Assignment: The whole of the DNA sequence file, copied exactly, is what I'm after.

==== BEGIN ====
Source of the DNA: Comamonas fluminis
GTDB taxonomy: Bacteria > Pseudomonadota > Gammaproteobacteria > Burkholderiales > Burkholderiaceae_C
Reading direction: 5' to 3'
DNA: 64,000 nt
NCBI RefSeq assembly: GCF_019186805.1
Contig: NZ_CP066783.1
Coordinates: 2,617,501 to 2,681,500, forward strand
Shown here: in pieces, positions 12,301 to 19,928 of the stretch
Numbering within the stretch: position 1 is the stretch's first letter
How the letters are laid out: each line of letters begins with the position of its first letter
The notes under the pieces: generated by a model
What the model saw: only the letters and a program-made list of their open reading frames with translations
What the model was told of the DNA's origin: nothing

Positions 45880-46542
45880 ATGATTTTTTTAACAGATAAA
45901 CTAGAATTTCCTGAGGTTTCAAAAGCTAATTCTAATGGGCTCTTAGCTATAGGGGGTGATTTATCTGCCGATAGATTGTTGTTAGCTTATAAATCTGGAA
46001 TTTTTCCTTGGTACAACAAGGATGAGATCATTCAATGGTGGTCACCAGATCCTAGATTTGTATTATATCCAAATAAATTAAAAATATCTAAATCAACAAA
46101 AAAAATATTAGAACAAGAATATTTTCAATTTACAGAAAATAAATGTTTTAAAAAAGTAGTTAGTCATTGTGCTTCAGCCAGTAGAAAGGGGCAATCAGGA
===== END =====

Source of the DNA: Comamonas fluminis
GTDB taxonomy: Bacteria > Pseudomonadota > Gammaproteobacteria > Burkholderiales > Burkholderiaceae_C
Reading direction: 5' to 3'
DNA: 64,000 nt
NCBI RefSeq assembly: GCF_019186805.1
Contig: NZ_CP066783.1
Coordinates: 2,617,501 to 2,681,500, forward strand
Shown here: in pieces, positions 12,301 to 19,928 of the stretch
Numbering within the stretch: position 1 is the stretch's first letter
How the letters are laid out: each line of letters begins with the position of its first letter
The notes under the pieces: generated by a model
What the model saw: only the letters and a program-made list of their open reading frames with translations
What the model was told of the DNA's origin: nothing

Positions 45880-46542
45880 ATGATTTTTTTAACAGATAAA
45901 CTAGAATTTCCTGAGGTTTCAAAAGCTAATTCTAATGGGCTCTTAGCTATAGGGGGTGATTTATCTGCCGATAGATTGTTGTTAGCTTATAAATCTGGAA
46001 TTTTTCCTTGGTACAACAAGGATGAGATCATTCAATGGTGGTCACCAGATCCTAGATTTGTATTATATCCAAATAAATTAAAAATATCTAAATCAACAAA
46101 AAAAATATTAGAACAAGAATATTTTCAATTTACAGAAAATAAATGTTTTAAAAAAGTAGTTAGTCATTGTGCTTCAGCCAGTAGAAAGGGGCAATCAGGA